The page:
The clinical characteristics of the population were obtained when the diagnosis of SARS-CoV-2 infection was confirmed. The Charlson Comorbidity Index (CCI), which is the most widely used index for calculating the adjusted risk of mortality or the use of resources for patients based on comorbidities, was utilized as previously described (10). Data about the underlying diseases in three years preceding the diagnosis of SARS-CoV-2 infection were retrieved. According to the International Classification of Diseases, 10th Revision (ICD-10), the comorbidities were categorized as heart disease [ischemic heart disease (IHD), I20–25, except I20.1; congestive heart failure (CHF), I50], respiratory disease [asthma, J45–46; chronic obstructive pulmonary disease (COPD), J43–44], cancer (C00–97), hypertension (I10), and DM (E10–14). Liver cirrhosis was defined using ICD-10 codes K702, K703, K704, K717, K720, K721, K729, K740–K746, K761, K766–K767, R18, I850, I859, I864, I868, I982, and I983 among the category of liver diseases (K70–K77). Inflammatory bowel disease (IBD), including Crohn disease (CD) and ulcerative colitis (UC), was defined using ICD-10 codes and registration codes from the rare/intractable disease patient support program (CD: K50 and V130, UC: K51 and V131) as previously described (11). Patients with end-stage renal disease (ESRD) on dialysis were defined as those who submitted claims for any procedure or material associated with either hemodialysis or peritoneal dialysis, as revealed by the Korean electronic interchange codes (special dialysis claim codes V001 and V003; treatment codes of O7020 for hemodialysis and O7061 for peritoneal dialysis) combined with the ICD-10 code for chronic kidney disease and end-stage kidney disease (N18).
Descriptive statistics were performed for all variables. Differences between the two groups were assessed using the chi-squared test for categorical variables. Additionally, a multiple logistic regression analysis was performed to estimate the odds ratios (ORs) and 95% confidence intervals (CIs) for factors independently related to SARS-CoV-2 infections. A P value <0.05 was considered statistically significant. All statistical analyses were performed using SAS version 9.4 (SAS Institute, Cary, NC, USA).
Baseline characteristics of the population tested for SARS-CoV-2
Between January 3 and May 31, 2020, a total of 219,729 individuals underwent RT-PCR testing for SARS-CoV-2, of whom 115,519 (52.6%) were women (Table 1). The median age of the population was 48.0 years (min, max; 19, 117). The most common age group that underwent was 18–35 years, and 75.1% of the tests were obtained in individuals under 65 years of age. Of the study population, the number of individuals living in Daegu and Gyeongsangbuk-do province, which experienced a large outbreak of COVID-19, was 35,258 (16.0%), and the number of Medical Aid beneficiaries tested was 12,654 (5.8%). A total of 52,083 (23.7%) patients had CCI =0 and 79,376 (36.1%) had CCI ≥3. Among the underlying diseases, the most commonly reported medical history in the study population was hypertension (34.3%), followed by asthma (29.4%) and DM (28.4%).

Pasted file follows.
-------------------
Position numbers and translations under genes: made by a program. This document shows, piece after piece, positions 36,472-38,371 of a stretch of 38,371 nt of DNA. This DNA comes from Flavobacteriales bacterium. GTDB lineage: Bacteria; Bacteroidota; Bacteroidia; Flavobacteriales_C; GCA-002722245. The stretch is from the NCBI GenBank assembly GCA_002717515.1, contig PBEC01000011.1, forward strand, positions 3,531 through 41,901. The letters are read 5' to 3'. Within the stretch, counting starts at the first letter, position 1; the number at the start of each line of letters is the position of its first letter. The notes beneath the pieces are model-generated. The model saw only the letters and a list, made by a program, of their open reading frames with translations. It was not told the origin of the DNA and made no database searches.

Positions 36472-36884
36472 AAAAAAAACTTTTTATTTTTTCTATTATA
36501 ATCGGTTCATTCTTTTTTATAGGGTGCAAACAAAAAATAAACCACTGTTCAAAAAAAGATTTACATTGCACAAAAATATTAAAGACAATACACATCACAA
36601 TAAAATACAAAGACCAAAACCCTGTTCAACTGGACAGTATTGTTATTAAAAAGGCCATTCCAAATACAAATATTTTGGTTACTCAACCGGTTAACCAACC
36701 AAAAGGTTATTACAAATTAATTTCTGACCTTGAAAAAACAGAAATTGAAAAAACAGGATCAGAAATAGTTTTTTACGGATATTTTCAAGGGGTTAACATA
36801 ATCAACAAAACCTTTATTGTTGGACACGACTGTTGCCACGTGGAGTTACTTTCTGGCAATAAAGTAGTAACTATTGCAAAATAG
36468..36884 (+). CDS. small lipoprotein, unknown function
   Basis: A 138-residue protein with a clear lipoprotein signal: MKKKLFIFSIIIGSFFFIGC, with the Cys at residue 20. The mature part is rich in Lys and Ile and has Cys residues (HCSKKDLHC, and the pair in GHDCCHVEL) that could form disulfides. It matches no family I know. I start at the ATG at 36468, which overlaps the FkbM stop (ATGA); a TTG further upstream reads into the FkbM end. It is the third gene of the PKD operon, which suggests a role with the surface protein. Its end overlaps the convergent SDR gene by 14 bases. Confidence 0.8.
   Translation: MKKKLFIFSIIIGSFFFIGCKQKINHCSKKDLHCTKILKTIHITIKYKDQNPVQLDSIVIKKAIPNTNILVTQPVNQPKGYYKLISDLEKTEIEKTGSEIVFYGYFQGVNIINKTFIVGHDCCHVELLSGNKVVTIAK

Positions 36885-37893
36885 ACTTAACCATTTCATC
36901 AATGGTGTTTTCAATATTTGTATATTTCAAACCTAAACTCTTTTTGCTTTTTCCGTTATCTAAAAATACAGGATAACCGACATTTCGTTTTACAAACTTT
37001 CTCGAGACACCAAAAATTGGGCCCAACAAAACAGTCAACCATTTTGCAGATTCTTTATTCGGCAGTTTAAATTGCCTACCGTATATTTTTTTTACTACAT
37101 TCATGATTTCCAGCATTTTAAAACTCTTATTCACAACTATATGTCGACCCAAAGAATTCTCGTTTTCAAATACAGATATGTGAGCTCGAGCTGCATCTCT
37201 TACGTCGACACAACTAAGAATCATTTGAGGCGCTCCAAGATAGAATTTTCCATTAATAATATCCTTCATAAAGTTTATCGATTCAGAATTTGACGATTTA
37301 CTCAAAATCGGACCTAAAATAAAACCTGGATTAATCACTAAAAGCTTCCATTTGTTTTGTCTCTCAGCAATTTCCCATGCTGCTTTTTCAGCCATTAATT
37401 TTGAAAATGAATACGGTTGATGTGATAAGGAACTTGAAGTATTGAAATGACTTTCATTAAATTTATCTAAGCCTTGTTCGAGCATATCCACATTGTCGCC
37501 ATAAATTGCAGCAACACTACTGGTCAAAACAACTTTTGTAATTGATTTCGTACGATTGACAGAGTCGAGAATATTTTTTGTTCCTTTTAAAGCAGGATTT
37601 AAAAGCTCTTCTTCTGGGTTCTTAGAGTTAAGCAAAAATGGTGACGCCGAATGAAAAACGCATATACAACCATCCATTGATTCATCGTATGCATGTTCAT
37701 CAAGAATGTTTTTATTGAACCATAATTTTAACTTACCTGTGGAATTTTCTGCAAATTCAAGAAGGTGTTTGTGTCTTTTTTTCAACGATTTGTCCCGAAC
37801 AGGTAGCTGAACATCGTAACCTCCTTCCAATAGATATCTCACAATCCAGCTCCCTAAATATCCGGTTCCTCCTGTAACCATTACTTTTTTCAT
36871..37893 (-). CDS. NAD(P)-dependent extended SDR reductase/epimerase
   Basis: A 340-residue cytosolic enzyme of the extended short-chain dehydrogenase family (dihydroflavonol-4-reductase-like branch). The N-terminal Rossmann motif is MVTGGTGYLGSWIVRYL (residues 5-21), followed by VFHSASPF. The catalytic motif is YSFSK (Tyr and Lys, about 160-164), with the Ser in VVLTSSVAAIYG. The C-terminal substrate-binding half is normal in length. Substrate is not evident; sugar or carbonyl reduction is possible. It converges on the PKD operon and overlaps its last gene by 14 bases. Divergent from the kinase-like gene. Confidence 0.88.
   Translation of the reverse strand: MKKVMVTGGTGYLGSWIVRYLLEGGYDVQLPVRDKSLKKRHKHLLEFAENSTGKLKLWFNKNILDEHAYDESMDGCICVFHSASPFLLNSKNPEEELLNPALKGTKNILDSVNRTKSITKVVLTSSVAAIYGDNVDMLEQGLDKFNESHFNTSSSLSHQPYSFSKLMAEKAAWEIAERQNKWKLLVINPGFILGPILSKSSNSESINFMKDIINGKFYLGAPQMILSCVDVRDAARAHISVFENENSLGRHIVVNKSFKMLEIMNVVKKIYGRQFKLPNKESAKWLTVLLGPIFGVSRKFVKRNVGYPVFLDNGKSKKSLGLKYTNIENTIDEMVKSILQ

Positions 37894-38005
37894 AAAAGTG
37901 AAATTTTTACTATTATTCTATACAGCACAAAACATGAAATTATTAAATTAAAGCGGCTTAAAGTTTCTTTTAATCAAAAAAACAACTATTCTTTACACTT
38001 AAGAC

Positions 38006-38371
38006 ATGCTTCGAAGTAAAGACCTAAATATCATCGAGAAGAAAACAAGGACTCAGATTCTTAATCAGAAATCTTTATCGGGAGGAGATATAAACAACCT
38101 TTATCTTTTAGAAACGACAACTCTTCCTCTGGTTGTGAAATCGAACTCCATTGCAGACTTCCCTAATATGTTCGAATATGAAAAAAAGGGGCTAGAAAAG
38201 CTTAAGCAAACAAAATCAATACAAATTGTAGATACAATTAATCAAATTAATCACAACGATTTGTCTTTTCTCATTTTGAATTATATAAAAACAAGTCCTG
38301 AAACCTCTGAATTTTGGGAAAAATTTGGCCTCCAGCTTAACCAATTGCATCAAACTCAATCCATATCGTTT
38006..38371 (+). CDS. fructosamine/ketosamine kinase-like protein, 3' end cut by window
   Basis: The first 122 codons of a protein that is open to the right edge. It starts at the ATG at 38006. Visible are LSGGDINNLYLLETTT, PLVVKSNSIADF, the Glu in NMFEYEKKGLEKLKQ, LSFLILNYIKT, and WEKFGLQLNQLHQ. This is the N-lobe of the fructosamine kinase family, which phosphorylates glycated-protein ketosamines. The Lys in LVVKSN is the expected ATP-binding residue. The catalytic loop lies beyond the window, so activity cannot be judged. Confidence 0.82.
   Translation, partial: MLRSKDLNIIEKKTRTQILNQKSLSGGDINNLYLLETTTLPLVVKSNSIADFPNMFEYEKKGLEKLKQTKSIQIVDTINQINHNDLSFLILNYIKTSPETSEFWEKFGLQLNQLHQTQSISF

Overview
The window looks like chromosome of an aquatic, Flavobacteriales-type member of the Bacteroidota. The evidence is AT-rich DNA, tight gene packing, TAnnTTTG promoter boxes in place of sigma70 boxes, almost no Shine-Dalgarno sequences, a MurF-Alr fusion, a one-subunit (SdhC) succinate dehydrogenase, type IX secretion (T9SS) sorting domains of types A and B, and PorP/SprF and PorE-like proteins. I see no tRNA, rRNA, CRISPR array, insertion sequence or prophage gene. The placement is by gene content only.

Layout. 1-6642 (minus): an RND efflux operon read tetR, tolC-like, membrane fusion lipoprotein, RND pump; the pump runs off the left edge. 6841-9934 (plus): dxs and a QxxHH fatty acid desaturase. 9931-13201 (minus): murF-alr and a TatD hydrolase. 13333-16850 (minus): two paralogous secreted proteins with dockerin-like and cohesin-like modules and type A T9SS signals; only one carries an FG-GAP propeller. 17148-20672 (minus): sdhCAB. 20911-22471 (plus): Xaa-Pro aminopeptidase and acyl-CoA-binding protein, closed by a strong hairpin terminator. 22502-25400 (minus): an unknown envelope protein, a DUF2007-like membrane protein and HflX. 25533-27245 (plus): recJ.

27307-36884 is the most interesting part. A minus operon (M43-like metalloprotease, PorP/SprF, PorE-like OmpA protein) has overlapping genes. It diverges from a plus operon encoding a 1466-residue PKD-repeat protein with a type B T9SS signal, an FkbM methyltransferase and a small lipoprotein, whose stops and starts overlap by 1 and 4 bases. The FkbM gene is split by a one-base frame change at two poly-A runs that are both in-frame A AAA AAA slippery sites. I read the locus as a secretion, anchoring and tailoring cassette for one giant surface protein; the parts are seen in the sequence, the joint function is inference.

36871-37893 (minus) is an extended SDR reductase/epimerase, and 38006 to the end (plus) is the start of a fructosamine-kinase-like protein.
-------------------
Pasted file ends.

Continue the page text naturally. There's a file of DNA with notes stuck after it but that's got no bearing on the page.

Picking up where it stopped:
Comparison between the SARS-CoV-2-positive and SARS-CoV-2-negative groups
The comparison of socio-demographic and clinical factors between those who tested positive and negative for SARS-CoV-2 is shown in Table 2. Overall, 7,333 individuals tested positive for SARS-CoV-2 whereas 212,396 tested negative. The positive group showed a younger age, had a higher percentage of females, included a greater number of subjects living in Daegu and Gyeongsangbuk-do province, and had a greater number of Medical Aid beneficiaries (P<0.0001) as compared to the negative group. The positive group also had a lower CCI score than the negative group (P<0.0001). All the underlying diseases were less common in the positive group (all P<0.0001).
Risk factors for obtaining a positive test for SARS-CoV-2
A multivariate logistic regression analysis was performed to identify the risk factors for an individual testing positive for SARS-CoV-2 (Table 3). A higher number of women tested positive for SARS-CoV-2 compared to men (OR =1.30, 95% CI: 1.24–1.37, P<0.0001). Residence in an area that experienced a large outbreak (Daegu and Gyeongsangbuk-do province) was associated with higher ORs for positive results for SARS-CoV-2 testing (OR =6.87, 95% CI: 6.55–7.21, P<0.0001). Compared with National Health Insurance beneficiaries, Medical Aid beneficiaries remained at an increased risk of testing positive for SARS-CoV-2 (OR =1.99, 95% CI: 1.82–2.18, P<0.0001). Furthermore, the presence of DM increased the risk of testing positive for SARS-CoV-2 (OR =1.15, 95% CI: 1.01–1.24, P=0.0002).